Monthly Archives: January 2020

Dolly and the teaspoons

I find it hard not to like Dolly Parton.

First, though, over to Sölvesborg in the southeastern corner of Sweden. According to Teskedsorden – which basically is an organisation that wants to do good things, even if it is a teaspoonful at a time – the political parties on the right came up with the idea of saving money by not letting its libraries order books in the many mother-tongues of the town.

In fairness, I have to say I’ve not been able to find out whether this decision was carried through, and many people doubted the legality of it all. But to go against the knowledge that letting children read in their first language as well as in Swedish benefits them in how well they will do in life, is plain wrong.

Then we come to Dolly. To stop the high school dropout rate in her Tennessee home town, she essentially bribed the fifth and sixth graders (in 1990) to complete high school. They were to pick a buddy, and if both of the children graduated high school she’d pay them $500. It worked. It still works, apparently.

The next thing she did was to pay for teaching assistants in every first grade for two years, with an agreement that the school system would continue with this if successful.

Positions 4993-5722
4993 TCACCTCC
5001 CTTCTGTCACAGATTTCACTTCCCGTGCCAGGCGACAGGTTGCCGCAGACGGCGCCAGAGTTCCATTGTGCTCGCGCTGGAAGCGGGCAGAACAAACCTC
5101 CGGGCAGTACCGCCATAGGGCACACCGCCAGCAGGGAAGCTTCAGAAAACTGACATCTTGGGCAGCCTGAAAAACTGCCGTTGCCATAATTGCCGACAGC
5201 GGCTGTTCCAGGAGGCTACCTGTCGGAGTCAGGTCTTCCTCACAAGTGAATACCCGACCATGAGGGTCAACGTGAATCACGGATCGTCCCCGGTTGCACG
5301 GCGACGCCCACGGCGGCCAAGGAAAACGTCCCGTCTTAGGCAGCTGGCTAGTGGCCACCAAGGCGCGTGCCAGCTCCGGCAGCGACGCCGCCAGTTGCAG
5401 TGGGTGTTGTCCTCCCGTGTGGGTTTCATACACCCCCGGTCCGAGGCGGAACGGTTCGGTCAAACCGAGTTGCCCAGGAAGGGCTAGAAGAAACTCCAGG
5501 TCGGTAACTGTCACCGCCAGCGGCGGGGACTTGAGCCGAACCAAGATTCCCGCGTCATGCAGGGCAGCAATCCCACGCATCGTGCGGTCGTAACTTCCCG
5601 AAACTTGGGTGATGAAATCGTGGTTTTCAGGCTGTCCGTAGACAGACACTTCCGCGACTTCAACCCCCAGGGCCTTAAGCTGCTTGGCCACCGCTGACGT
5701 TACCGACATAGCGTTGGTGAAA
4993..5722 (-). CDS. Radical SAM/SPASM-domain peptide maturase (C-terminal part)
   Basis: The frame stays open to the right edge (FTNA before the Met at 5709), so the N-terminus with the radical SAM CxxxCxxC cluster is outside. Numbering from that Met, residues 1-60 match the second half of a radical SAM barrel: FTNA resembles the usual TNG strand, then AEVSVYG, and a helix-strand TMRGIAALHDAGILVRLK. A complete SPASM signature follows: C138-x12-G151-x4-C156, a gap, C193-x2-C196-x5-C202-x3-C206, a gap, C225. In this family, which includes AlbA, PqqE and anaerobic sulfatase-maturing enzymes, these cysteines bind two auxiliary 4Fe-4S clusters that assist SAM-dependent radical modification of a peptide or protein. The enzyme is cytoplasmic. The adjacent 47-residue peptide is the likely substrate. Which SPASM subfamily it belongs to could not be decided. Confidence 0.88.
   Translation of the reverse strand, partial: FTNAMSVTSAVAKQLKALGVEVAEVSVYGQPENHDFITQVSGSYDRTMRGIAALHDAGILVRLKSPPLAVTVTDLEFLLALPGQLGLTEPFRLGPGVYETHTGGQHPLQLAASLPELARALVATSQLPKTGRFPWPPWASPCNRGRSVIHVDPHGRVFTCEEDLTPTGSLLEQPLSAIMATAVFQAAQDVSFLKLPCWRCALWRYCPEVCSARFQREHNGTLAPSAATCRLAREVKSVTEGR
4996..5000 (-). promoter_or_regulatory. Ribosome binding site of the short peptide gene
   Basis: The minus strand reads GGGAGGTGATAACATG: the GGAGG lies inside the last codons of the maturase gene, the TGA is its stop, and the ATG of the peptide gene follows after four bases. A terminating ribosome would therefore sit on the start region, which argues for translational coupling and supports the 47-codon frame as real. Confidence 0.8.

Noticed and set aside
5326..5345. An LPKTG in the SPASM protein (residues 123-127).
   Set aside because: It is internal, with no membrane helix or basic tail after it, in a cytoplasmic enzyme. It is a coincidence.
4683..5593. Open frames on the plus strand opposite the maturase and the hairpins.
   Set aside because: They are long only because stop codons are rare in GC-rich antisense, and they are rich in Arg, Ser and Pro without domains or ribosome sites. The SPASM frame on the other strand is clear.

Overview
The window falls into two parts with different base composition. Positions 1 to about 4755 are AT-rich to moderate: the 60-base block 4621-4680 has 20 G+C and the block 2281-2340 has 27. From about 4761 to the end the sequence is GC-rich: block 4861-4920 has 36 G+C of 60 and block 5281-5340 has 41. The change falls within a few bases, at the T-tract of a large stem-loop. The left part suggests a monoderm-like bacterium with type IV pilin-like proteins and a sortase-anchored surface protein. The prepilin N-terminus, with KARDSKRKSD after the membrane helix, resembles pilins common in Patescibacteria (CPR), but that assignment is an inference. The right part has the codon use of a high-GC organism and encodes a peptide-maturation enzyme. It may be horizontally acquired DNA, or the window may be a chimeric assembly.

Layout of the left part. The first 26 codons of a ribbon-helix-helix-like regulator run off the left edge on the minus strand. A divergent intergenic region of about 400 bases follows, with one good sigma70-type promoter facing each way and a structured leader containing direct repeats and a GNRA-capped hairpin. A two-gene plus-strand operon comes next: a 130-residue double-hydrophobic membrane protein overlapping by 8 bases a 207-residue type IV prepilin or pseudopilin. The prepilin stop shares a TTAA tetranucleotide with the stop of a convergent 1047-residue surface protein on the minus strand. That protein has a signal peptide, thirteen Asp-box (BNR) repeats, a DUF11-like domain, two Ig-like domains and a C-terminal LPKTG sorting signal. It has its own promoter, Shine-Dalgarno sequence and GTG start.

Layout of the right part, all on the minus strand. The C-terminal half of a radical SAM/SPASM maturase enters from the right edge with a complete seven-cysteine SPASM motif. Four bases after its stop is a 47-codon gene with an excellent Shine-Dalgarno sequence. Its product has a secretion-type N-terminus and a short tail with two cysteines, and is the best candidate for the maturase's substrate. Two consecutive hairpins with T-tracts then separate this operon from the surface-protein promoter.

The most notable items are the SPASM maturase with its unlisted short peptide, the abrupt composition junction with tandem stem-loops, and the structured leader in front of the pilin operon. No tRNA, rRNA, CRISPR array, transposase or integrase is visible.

And then Dolly founded the Imagination Library (in 1995), sending a book every month to every child in her home county of Sevier from when they were born until they started kindergarten. This has now spread to all of the US and to Australia, Canada and the UK.

That’s more than 100 million books, from the child of a man who couldn’t read or write.

Highfire

This was lots of fun! It was also rather gory, with not only missing body parts but a fair bit of death and destruction. It’s only what you’d expect when you have a real live dragon in a Louisiana swamp, a cheeky teenage boy plus a pretty crooked cop.

Highfire by Eoin Colfer shows, as did his earlier adult crime novels, that he can be just as funny when writing for grown-ups, but also that he knows plenty of bad language. If it weren’t for the air turning rather blue around Vern, as the dragon calls himself, this would almost suit Eoin’s child fans. Almost.

15-year-old Squib Moreau is working hard, if not legally, to see if he can get himself and his mother out of the swamp, and preferably away from Constable Hooke who wouldn’t mind knowing Mrs Moreau a little better.